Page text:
September 29, 2023

Things I learned these past few months

Below, a quick roundup of a few of the things I learned over the past few months.

Tuesday July 4, 2023 was the hottest day on Earth since record-keeping began in the late 19th century. (WaPo)

A Belgian startup has raised $13.1 million to create wooly-mammoth burgers, one of many companies trying to capitalize on DNA from extinct species. (Economist)

Just like people, orangutans get smoker’s voice. During fires–and for several weeks after the smoke had cleared–orangutans called less, and their voices dropped in pitch, showing more vocal harshness and irregularities. (SciAm)

Scientists at Purdue have created a white paint that, when applied, can reduce the surface temperature on a roof and cool the building beneath it. (NYTimes)

The bird population in North America has decreased by 3 billion birds in the past 50 years, an absolutely profound change in the natural system”. (nautilus)

Researchers announced the discovery of a new astronomical enigma. The new object, GPM J1839–10, behaves a bit like a pulsar, sending out regular bursts of radio energy. But the physics that drives pulsars means that they’d stop emitting if they slowed down too much, and almost every pulsar known blinks at least once per minute. GPM J1839–10 takes 22 minutes between pulses. Researchers have no idea what kind of physics or what kind of objects can power that. (ArsTechnica)

Logistics company UPS delivers about a quarter of all US packages to their final destination. In the first three months of this year, UPS handled 18.7 million domestic packages per day on average. (CNN)

Only 8%-10% of the population is left-handed. (Lefineder)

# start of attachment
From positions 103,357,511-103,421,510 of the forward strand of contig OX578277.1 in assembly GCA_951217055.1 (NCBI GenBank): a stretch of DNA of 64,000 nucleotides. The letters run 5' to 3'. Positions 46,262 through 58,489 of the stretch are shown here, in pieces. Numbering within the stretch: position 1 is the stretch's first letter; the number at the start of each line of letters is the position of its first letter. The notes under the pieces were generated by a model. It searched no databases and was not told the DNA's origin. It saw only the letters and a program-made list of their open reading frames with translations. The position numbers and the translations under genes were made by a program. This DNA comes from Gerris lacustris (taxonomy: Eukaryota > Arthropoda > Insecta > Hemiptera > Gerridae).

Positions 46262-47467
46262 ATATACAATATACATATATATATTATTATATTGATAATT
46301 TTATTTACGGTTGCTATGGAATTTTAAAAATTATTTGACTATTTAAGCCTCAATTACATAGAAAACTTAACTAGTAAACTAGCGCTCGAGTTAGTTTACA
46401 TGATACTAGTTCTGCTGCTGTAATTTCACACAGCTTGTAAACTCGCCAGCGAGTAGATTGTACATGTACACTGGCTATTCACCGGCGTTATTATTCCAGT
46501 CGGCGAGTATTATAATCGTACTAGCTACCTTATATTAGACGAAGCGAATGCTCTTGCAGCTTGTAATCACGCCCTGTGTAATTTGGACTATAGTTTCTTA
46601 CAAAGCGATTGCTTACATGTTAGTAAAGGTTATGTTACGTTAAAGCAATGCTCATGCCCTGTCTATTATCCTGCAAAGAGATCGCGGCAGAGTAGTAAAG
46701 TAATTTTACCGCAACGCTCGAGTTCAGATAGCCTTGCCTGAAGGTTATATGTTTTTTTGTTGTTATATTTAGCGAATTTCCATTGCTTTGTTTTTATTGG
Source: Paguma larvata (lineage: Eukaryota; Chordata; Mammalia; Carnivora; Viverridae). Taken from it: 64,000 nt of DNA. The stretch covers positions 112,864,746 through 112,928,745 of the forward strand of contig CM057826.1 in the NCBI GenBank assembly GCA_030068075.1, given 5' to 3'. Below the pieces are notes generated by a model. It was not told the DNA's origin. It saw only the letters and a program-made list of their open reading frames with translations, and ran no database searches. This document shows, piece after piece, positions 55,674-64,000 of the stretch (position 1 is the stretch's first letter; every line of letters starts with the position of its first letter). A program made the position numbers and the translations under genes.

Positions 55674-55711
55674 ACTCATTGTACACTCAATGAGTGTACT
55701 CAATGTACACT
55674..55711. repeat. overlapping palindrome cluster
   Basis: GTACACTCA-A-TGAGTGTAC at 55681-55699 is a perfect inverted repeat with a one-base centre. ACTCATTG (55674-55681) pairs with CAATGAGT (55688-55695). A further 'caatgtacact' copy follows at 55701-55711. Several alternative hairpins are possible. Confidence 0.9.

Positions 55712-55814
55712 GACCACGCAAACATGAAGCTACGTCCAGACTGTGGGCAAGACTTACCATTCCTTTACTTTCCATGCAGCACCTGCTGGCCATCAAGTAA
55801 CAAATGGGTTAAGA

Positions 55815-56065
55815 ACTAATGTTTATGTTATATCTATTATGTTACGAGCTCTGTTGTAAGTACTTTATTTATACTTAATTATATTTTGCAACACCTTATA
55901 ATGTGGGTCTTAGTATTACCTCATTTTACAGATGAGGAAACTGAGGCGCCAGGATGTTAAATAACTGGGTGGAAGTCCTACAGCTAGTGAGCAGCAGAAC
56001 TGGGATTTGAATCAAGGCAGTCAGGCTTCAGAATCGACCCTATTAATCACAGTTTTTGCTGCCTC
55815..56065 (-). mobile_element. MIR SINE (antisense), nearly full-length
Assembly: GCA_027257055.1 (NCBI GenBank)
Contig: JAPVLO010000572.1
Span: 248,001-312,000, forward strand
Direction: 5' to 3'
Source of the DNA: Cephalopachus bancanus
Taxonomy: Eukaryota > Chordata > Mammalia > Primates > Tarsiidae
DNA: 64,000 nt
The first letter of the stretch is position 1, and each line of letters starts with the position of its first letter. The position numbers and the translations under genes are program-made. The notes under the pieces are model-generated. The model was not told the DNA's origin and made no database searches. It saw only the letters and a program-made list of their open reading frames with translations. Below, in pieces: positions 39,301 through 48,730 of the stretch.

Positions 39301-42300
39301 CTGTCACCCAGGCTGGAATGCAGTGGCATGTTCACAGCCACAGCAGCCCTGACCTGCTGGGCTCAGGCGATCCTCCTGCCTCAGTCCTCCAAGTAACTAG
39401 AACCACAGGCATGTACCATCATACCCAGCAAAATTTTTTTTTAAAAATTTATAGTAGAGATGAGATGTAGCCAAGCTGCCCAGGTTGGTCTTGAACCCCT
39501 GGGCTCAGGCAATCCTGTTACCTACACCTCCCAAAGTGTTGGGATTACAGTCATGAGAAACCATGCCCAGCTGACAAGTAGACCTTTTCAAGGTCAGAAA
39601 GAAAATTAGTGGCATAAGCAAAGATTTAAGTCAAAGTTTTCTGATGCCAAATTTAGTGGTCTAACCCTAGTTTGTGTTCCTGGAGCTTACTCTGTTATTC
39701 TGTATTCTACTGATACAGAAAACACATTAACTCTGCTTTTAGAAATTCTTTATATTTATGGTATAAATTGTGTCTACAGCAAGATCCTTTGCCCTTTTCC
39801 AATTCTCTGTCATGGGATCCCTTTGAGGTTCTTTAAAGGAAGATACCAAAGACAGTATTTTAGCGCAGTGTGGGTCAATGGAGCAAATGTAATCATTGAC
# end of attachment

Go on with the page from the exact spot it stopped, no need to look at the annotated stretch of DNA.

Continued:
Green herons have been observed repeatedly dropping insects, worms, or bread crumbs into the water and then snatching the small fish that are drawn in. Sometimes they even fish with their version of artificial lures — feathers or plant material. (

India accounts for more than 40% of world rice exports, which amounted to 55.4 million metric tons in 2022. India’s rice shipments reached a record 22.2 million tons in 2022, more than the combined shipments of the world’s next four biggest exporters of the grain - Thailand, Vietnam, Pakistan and the United States. (Reuters)

South Asians have a four times greater risk of heart disease than the general population. (Stanford Health Care)

Seeking relief from the heat, on Amazon, sales of air conditioners increased 248% during the 30 days ending July 14. Sales for fans grew 60%. (CNN)

Dogust, which takes place Aug. 1 each year, is a nationwide celebration for dogs whose birthdays are unknown. It’s been a holiday since 2008, when staff at the North Shore Animal League America of New York set out to ensure even dogs without official birthdays still get their own special day. (Chewy)

August 2 of this year is Earth Overshoot Day: the date on the calendar year where human demand for ecological resources is more than what the earth can regenerate. This date has trended towards being earlier and earlier in the year since the 1970s. (CTV)

Once on the brink of extinction with only about 200 animals in the wild, the golden lion tamarin population has rebounded to around 4800 individuals hopping between branches in the Brazilian rainforest thanks in part to yellow fever vaccinations. (ABC)